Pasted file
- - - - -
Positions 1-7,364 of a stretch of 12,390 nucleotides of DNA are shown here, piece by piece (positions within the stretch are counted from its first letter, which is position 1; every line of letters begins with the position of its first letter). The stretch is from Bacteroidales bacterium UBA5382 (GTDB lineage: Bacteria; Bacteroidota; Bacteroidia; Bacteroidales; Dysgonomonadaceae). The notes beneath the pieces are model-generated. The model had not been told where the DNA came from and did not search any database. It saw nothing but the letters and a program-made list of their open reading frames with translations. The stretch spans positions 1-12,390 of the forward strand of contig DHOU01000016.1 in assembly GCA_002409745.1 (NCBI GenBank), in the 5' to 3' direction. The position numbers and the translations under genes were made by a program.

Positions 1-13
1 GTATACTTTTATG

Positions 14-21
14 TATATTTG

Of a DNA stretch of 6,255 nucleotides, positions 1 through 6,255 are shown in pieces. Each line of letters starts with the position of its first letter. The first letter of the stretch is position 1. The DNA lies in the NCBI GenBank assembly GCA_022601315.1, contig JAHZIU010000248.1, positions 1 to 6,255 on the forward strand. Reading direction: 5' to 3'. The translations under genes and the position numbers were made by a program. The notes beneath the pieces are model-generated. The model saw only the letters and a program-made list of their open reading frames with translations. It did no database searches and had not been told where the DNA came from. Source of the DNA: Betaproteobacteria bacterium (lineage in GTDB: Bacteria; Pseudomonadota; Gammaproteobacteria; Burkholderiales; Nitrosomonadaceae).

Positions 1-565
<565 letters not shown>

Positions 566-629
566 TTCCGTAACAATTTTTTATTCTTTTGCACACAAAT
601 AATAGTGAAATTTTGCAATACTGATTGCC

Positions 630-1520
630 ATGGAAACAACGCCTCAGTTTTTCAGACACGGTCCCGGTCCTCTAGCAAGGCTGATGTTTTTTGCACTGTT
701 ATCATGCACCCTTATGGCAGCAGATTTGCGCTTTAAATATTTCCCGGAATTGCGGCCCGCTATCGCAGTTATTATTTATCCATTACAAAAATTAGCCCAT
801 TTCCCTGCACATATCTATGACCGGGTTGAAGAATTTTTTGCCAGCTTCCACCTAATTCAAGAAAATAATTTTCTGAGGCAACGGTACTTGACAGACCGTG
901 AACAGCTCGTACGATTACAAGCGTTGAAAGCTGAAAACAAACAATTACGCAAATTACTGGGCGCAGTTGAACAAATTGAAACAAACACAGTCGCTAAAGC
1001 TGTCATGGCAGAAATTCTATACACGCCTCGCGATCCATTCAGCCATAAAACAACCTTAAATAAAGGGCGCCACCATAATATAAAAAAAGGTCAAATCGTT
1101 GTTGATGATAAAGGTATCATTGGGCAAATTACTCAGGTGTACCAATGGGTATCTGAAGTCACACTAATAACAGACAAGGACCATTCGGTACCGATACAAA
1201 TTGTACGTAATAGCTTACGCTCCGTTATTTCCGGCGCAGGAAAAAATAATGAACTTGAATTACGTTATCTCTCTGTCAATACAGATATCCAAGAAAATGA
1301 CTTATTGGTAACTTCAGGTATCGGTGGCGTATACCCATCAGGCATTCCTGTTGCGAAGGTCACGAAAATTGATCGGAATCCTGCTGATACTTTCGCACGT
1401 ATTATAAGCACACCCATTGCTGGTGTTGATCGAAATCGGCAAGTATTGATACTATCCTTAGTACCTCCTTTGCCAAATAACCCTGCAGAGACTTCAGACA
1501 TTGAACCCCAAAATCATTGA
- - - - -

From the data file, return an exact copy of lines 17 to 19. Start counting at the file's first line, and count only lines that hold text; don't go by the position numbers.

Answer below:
1001 TGTCATGGCAGAAATTCTATACACGCCTCGCGATCCATTCAGCCATAAAACAACCTTAAATAAAGGGCGCCACCATAATATAAAAAAAGGTCAAATCGTT
1101 GTTGATGATAAAGGTATCATTGGGCAAATTACTCAGGTGTACCAATGGGTATCTGAAGTCACACTAATAACAGACAAGGACCATTCGGTACCGATACAAA
1201 TTGTACGTAATAGCTTACGCTCCGTTATTTCCGGCGCAGGAAAAAATAATGAACTTGAATTACGTTATCTCTCTGTCAATACAGATATCCAAGAAAATGA